Read on for news on how men are more vulnerable to developing stress-related depression, how people with mental health issues fit in when it comes to physician-assisted suicide, ways you can effectively help another person cope with anxiety or depression, and more.

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Addiction

Psychology Around the Net: March 26, 2016


Listen to that...do you hear that, sweet readers?

That's the sound of absolute silence. Well, at least, it is for me. The roofers are gone, our living room is safe again, and let's just say this week has presented far less work frustration over it, ha!

So, this week I've rounded up some exciting updates, research, and other findings on how learning to cook is helping one person's depression, why hanging with friends could actually cause super smart people to feel less happy, what advocates are saying about a plan to ease the rules on patients' privacy regarding addiction treatment, and more.

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Depression

Is CBT a Scam & a Waste of Money?

Renowned UK psychologist Oliver James argues that cognitive behavioral therapy (CBT) is a "scam" and a "waste of money." His proof for the argument? Effects of CBT do not last.

It's true. The effects of virtually all treatments for mental illness do not seem to last forever. Whether you're taking a psychiatric medication or are involved in virtually any form of psychotherapy, the moment you stop the treatment, the effects of that treatment begin to fade.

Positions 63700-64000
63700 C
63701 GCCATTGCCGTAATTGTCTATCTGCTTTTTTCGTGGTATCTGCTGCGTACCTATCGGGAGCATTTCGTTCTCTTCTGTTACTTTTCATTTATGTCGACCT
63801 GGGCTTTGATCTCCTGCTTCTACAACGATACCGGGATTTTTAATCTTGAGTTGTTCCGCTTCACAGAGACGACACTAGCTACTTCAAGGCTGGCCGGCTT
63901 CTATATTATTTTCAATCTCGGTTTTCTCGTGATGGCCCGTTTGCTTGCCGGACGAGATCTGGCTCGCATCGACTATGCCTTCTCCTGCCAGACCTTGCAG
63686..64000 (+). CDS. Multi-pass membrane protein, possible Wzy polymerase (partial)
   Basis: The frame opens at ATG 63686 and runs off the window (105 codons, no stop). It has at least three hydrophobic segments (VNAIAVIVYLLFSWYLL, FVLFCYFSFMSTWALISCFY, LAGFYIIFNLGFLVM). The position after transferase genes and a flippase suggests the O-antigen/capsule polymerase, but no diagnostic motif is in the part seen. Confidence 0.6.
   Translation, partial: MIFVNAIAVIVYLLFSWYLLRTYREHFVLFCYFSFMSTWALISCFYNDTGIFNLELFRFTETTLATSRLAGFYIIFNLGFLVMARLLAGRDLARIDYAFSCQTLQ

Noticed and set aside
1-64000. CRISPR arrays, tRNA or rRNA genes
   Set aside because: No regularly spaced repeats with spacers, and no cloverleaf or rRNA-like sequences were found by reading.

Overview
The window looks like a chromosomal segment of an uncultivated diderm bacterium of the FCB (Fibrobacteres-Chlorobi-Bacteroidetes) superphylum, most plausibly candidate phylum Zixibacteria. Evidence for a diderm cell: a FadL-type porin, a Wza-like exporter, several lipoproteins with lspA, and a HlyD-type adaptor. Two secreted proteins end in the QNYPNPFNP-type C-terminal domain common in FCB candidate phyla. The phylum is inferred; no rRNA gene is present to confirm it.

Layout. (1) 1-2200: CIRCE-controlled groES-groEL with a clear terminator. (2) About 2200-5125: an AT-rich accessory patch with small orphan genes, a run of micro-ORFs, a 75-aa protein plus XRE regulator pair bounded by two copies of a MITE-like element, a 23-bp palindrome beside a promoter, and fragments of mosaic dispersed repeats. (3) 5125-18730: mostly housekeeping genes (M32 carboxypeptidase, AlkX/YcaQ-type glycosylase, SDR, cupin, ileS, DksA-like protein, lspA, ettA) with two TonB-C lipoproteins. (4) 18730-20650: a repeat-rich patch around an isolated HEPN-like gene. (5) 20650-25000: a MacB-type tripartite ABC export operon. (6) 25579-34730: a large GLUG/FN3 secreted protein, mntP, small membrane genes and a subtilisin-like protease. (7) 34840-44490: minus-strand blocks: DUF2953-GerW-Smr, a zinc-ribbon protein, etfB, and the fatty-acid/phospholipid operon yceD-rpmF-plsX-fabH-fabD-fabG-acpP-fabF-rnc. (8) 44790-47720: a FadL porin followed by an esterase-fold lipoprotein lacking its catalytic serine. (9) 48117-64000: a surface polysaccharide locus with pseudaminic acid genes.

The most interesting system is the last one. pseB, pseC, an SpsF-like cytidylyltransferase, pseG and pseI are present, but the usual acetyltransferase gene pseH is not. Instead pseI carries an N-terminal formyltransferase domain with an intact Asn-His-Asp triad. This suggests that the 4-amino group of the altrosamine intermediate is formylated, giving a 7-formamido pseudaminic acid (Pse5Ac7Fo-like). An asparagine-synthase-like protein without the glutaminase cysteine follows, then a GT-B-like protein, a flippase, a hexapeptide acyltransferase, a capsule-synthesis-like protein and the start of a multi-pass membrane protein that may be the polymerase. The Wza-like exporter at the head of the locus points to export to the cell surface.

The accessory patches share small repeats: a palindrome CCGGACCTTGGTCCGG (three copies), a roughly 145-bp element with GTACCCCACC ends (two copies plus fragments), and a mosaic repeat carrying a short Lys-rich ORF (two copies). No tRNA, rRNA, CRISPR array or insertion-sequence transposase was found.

But does that make treatment a "scam"?

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Antidepressant

Should Doctors Treat Depression Like Diabetes?

Depression is a mental disorder that impacts between 7 and 8 percent of Americans. But most people in the United States seek out treatment not from a specialist -- as they would readily do for cancer -- but from their primary care doctor.

Recently, a study in the journal Health Affairs complained that primary care physicians don't treat depression like they would other chronic diseases, like diabetes.

But is depression always a chronic condition? Should doctors treat it more like diabetes? Or should they instead treat it more like a serious condition in need of specialist care?